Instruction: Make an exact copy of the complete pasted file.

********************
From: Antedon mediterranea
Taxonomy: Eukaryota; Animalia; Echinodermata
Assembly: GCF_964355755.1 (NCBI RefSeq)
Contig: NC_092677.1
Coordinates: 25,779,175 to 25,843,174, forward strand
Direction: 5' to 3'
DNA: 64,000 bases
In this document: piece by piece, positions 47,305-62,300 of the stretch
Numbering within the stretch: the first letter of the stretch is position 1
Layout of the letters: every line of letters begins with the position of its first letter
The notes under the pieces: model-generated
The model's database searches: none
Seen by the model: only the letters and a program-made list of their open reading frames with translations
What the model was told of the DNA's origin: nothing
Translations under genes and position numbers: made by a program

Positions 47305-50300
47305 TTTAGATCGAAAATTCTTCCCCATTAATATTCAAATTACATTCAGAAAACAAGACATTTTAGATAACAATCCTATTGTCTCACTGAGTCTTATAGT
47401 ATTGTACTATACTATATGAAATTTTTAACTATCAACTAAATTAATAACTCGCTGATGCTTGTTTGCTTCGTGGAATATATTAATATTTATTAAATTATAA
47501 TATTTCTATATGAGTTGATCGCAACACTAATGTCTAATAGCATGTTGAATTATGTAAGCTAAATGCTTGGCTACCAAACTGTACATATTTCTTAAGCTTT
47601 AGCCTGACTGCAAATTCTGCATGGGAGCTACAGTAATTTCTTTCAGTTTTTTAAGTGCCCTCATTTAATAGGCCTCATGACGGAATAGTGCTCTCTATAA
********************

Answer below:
From: Antedon mediterranea
Taxonomy: Eukaryota; Animalia; Echinodermata
Assembly: GCF_964355755.1 (NCBI RefSeq)
Contig: NC_092677.1
Coordinates: 25,779,175 to 25,843,174, forward strand
Direction: 5' to 3'
DNA: 64,000 bases
In this document: piece by piece, positions 47,305-62,300 of the stretch
Numbering within the stretch: the first letter of the stretch is position 1
Layout of the letters: every line of letters begins with the position of its first letter
The notes under the pieces: model-generated
The model's database searches: none
Seen by the model: only the letters and a program-made list of their open reading frames with translations
What the model was told of the DNA's origin: nothing
Translations under genes and position numbers: made by a program

Positions 47305-50300
47305 TTTAGATCGAAAATTCTTCCCCATTAATATTCAAATTACATTCAGAAAACAAGACATTTTAGATAACAATCCTATTGTCTCACTGAGTCTTATAGT
47401 ATTGTACTATACTATATGAAATTTTTAACTATCAACTAAATTAATAACTCGCTGATGCTTGTTTGCTTCGTGGAATATATTAATATTTATTAAATTATAA
47501 TATTTCTATATGAGTTGATCGCAACACTAATGTCTAATAGCATGTTGAATTATGTAAGCTAAATGCTTGGCTACCAAACTGTACATATTTCTTAAGCTTT
47601 AGCCTGACTGCAAATTCTGCATGGGAGCTACAGTAATTTCTTTCAGTTTTTTAAGTGCCCTCATTTAATAGGCCTCATGACGGAATAGTGCTCTCTATAA